Wednesday, September 12, 2007
not a lot for Robert 'Lot' Muscheck
(Photo Credits ©2007 Stephen Holt/Special to The Tribune)
First off, congrats to Ralph Becker and Dave Buhler, who made it past the SLC mayoral primary yesterday. Secondly, a sad congratulations to BYU poly sci Professor Kelly Patterson, who estimated turnout to be 28,000. The actual result: 27,239 people voted in this election, out of 94,578 registered voters for a city of about 180,000 people. In other words, 28.8% turnout and only 15% of the residents of Salt Lake City are deciding which two people might be the other 85%'s mayor.
Other than Jenny Wilson (I will get to her in a second), the most dubious number of the whole night goes to Robert "Lot" Muscheck. This protest candidate got a grand total of...[drum roll please]...fourteen (14) votes. That's right, other than his nuclear family, maybe his brothers' or sisters' family voted for him. That is impressively bad.
We all knew that Keith Christensen was sinking fast ever since he left the GOP, which must have a) struck primary voters as opportunistic and b) reminded them that he was a Republican. But Jenny's fall from first to third place (a mere 1,206 votes separated her from making into the next round, while 2,916 separated Becker from Buhler and 4,122 separated Becker from Wilson) was the most startling. A few predicted this would happen. I got the feeling it would but wasn't brave enough to voice it on my blog before a commenter beat me to it on Ethan's.
Everyone who knows anything about this race knew it was going to be a low turnout affair. Similarly, it is common knowledge that those who do turn out in such elections are usually more partisan and activist than regular voters, let alone like the average public. So running to the center, like Keith and to a lesser extent Jenny did, hurt them. While Buhler pretended to run in the middle, it seems the SLC Republicans figured out that he was their guy.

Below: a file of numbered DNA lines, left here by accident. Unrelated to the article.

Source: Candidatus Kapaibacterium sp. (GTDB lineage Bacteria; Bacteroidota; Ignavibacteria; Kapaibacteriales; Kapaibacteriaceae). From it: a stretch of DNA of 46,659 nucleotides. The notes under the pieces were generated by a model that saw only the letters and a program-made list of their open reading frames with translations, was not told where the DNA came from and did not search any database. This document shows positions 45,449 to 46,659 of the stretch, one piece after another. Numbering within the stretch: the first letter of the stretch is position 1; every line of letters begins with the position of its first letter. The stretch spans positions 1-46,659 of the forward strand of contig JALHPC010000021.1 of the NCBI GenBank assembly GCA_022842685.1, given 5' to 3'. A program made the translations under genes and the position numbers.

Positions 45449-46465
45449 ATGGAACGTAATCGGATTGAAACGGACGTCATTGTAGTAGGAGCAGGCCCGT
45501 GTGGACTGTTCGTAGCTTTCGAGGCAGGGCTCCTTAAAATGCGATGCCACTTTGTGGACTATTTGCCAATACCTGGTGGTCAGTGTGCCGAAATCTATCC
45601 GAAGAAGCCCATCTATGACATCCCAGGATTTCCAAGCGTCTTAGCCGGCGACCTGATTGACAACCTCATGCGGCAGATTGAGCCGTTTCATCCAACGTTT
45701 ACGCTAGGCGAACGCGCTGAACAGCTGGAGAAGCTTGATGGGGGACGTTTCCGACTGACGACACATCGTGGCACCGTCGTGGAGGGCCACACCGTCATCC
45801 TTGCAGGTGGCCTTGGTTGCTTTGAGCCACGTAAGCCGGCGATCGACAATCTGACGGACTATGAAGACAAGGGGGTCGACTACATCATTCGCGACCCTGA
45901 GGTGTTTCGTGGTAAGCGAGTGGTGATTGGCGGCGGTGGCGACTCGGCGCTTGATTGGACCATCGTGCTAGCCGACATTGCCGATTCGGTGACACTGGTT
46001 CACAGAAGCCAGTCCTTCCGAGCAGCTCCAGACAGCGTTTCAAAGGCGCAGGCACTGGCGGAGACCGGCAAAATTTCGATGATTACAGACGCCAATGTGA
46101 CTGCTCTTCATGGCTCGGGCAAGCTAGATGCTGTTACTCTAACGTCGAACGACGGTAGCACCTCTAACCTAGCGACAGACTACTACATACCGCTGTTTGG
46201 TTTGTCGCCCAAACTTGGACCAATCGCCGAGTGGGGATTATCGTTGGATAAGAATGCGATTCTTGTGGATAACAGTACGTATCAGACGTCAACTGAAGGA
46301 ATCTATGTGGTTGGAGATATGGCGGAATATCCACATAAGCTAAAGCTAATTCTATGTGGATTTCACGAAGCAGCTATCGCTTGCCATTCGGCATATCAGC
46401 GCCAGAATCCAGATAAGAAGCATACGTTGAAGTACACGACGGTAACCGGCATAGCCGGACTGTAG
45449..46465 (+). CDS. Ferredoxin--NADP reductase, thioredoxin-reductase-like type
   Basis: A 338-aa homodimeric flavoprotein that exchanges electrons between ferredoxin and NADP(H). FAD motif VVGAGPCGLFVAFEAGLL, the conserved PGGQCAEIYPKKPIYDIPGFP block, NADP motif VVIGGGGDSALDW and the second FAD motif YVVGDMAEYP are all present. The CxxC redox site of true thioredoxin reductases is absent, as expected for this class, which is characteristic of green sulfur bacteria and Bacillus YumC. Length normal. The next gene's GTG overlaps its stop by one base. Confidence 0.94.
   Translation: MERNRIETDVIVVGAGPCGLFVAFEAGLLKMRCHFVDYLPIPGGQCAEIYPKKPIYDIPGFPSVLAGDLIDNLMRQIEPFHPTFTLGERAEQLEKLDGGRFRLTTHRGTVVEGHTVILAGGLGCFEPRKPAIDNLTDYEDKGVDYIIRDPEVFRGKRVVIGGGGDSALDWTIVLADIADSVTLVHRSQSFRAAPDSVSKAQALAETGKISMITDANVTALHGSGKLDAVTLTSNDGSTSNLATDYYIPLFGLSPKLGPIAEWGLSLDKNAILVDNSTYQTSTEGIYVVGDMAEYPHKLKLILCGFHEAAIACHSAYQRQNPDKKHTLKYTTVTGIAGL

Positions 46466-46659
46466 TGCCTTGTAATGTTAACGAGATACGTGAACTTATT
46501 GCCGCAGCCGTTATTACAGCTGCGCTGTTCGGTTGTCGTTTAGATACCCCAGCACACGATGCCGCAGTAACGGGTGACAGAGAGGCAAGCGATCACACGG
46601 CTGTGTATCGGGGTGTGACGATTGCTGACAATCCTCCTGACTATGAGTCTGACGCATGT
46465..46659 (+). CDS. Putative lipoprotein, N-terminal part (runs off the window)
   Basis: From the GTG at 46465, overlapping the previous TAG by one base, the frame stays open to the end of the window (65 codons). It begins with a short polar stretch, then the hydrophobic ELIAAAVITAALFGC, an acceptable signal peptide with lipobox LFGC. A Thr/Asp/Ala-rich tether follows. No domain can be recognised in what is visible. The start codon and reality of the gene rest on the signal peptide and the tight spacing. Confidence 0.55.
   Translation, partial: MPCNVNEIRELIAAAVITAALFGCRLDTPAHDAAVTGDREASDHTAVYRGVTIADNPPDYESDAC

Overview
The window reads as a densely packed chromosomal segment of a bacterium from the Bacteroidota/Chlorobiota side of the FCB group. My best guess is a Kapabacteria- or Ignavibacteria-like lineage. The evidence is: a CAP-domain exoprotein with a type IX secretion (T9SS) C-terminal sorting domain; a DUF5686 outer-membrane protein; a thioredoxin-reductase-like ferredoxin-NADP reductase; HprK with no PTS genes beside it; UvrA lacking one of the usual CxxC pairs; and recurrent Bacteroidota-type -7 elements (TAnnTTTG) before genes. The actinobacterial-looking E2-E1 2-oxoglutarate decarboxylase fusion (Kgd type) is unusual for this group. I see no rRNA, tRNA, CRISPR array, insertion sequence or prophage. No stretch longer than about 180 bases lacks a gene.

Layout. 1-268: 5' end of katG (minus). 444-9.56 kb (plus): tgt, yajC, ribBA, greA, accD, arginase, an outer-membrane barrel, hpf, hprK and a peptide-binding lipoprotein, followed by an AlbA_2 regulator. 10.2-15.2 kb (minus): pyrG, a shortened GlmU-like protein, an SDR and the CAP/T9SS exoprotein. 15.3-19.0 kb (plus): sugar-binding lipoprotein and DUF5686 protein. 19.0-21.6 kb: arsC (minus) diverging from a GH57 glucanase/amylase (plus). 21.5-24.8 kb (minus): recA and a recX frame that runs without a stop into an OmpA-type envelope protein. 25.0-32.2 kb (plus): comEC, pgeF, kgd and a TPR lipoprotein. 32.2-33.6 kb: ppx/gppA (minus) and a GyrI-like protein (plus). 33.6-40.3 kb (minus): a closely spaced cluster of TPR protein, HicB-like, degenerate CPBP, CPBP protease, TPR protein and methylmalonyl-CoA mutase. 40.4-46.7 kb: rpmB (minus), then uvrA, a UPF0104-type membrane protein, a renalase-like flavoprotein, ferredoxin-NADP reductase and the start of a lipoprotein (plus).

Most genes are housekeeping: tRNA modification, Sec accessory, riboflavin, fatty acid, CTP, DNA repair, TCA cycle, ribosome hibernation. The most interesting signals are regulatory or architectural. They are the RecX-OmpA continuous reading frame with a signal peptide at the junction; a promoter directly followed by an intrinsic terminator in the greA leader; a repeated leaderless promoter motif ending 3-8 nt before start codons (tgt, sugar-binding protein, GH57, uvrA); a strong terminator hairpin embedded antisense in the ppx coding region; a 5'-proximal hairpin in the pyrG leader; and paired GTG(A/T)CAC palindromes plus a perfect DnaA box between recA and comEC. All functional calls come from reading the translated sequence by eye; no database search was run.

Becker by contrast focused on liberal activists. He hosted a screening at the Broadway on a documentary on electric cars. Every piece of advertising focused on his liberal creditials, whether it was a sign attached to a bicyclist, or a mailer with Utah's only two homosexual legislators. Moreover, Ralph already represented one of the most liberal and activist areas in the whole city--the Avenues and Capitol Hill-- so he had a built in advantage of already being known by said activists and having a voting record to back up his campaign strategy. He also ran a relatively mistake-free campaign.
Jenny spent her last dollars robo-calling my wife and I 4 or 5 times because we are frequent voters. Even if I hadn't already decided to vote for Becker out of fear that he wouldn't make it to the next round, my friend Dave Everitt, and his blogger outreach, these calls would have sent me over the edge to Becker anyway. First off, one is enough. The repeated nature of it pissed me off. Also, having the fire chief calling in didn't sell me. I never picked up the other ones, but I assume they were from Carroon and maybe Jenny herself.
I didn't have the inside access to the Wilson campaign like I did for Becker's. But from the emails her campaign sent me, I got the impression that hers was a 30,000 feet campaign, whereas Becker's focus was ground-based. And look who surged even beyond the last poll, and who blew a 25-point lead.
In the end, no matter how great of a elected official you would be in office, if you are running, you need to get your people to the polls in droves. No amount of spending or endorsements will overcome that.
Kudos to Jenny for being gracious in defeat and endorsing Becker immediately. I don't recommend Ralph should take Rocky up on that endorsement thing, since he seems to have the Liberman-Midas touch these days.
I am ready to predict that Becker will blow the doors off Buhler in the general, with most of Jenny's supporters going to Ralph (as well as some of Keith's) and Buhler gaining only about 10 points in a two person race.